- Our national strategy for work – the British way – should be explicitly directed toward the goal of good work for all, recognising that good work and plentiful work can and should go together. Good work is something for which the Government needs to be held accountable but for which we all need to take responsibility.
- Platform-based working offers welcome opportunities for genuine two-way flexibility and can provide opportunities for those who may not be able to work in more conventional ways. These should be protected while ensuring fairness for those who work through these platforms and those who compete with them. Worker (or ‘Dependent Contractor’ as we suggest renaming it) status should be maintained but we should be clearer about how to distinguish workers from those who are legitimately self-employed.
- The law and the way it is promulgated and enforced should help firms make the right choices and individuals to know and exercise their rights. Although there are some things that can be done to improve working practices for employees, the ‘employment wedge’ (the additional, largely nonwage, costs associated with taking someone on as an employee) is already high and we should avoid increasing it further. ‘Dependent contractors’ are the group most likely to suffer from unfair onesided flexibility and therefore we need to provide additional protections for this group and stronger incentives for firms to treat them fairly.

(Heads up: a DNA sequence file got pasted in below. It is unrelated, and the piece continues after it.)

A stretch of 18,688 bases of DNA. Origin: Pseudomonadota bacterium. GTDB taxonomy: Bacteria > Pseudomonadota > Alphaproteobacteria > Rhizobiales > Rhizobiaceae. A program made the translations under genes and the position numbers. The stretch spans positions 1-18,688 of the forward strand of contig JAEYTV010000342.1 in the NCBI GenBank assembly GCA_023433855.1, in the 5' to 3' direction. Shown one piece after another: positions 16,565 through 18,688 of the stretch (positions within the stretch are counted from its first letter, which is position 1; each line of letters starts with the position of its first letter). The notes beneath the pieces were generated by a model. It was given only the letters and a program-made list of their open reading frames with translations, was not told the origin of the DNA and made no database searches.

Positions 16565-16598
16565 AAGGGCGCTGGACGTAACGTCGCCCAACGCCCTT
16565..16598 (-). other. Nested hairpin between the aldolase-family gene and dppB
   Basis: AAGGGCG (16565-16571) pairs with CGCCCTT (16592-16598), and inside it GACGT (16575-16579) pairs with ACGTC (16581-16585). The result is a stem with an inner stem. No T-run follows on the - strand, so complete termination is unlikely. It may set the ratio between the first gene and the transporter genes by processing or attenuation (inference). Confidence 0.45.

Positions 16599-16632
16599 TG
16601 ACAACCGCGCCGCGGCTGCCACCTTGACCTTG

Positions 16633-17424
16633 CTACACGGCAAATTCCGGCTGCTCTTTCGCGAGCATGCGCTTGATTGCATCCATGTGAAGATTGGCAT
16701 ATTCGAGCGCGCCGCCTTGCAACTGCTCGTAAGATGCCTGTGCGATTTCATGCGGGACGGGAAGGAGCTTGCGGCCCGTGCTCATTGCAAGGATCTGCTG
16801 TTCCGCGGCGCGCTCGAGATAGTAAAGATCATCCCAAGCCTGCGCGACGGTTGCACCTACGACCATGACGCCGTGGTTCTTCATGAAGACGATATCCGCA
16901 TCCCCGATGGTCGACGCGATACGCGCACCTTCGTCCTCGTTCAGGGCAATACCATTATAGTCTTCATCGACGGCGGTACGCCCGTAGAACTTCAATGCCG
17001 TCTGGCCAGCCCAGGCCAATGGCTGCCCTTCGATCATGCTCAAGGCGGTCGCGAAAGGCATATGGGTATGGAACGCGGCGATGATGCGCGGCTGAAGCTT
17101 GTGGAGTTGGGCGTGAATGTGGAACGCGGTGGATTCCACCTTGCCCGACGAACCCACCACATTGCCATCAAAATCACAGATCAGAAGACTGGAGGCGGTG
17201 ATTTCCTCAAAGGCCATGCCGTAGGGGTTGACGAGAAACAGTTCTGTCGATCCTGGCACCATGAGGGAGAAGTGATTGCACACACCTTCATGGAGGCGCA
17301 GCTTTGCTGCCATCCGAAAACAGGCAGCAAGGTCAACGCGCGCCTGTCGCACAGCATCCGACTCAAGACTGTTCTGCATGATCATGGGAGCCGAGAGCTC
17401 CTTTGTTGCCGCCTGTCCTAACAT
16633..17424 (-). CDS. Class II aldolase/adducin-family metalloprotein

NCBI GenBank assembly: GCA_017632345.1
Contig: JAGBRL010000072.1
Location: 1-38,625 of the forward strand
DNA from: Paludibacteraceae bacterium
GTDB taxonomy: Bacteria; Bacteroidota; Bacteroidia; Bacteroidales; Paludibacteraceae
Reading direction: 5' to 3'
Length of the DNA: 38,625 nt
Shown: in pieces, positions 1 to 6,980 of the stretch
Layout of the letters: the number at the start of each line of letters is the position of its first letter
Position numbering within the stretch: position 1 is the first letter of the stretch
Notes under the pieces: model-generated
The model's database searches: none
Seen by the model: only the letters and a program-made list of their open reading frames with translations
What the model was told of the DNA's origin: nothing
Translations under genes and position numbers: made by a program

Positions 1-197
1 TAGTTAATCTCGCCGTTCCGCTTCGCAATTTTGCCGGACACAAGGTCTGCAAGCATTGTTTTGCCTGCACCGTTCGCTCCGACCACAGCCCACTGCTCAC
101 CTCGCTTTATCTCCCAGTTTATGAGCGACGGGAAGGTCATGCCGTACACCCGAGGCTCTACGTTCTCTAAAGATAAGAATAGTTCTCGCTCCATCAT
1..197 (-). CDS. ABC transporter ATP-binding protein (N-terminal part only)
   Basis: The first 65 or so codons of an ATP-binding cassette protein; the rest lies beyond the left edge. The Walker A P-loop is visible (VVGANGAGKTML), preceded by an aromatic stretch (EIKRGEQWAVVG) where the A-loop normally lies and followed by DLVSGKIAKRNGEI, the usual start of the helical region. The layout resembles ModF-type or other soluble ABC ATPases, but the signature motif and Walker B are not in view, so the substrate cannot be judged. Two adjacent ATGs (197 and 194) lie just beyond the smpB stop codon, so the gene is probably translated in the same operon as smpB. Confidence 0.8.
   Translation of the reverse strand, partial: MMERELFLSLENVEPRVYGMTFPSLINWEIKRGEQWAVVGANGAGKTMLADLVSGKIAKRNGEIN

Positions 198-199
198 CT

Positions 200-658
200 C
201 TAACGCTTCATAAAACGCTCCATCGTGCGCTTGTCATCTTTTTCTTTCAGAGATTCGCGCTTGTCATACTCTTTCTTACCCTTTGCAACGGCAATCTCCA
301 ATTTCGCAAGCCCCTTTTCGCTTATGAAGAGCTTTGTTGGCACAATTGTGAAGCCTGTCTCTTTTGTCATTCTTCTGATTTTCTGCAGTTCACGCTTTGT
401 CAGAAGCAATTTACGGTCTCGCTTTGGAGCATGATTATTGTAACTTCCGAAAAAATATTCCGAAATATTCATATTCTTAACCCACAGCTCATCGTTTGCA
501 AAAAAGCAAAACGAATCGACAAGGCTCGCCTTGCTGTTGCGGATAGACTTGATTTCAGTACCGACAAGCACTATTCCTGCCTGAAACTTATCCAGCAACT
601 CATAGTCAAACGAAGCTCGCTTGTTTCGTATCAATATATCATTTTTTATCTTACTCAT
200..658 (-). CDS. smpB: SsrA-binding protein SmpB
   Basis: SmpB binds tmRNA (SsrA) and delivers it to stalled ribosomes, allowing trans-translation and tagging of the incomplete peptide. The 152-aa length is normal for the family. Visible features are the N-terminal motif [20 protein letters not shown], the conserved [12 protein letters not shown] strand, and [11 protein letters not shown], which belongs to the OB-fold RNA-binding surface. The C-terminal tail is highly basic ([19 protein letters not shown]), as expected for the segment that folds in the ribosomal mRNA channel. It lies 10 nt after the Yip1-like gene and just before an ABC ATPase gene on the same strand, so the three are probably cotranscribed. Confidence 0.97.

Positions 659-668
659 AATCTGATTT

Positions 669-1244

- The best way to achieve better work is not national regulation but responsible corporate governance, good management and strong employment relations within the organisation, which is why it is important that companies are seen to take good work seriously and are open about their practices and that all workers are able to be engaged and heard.
- It is vital to individuals and the health of our economy that everyone feels they have realistically attainable ways to strengthen their future work prospects and that they can, from the beginning to the end of their working life, record and enhance the capabilities developed in formal and informal learning and in on the job and off the job activities.
- The shape and content of work and individual health and well-being are strongly related. For the benefit for firms, workers and the public interest we need to develop a more proactive approach to workplace health.
- The National Living Wage is a powerful tool to raise the financial baseline of low paid workers. It needs to be accompanied by sectoral strategies engaging employers, employees and stakeholders to ensure that people – particularly in low paid sectors – are not stuck at the living wage minimum or facing insecurity but can progress in their current and future work.
You can view the full Good Work: The Taylor Review of Modern Working Practices here. In our next article, we will be looking at the Good Work Plan and how it addresses the recommendations set out in this review.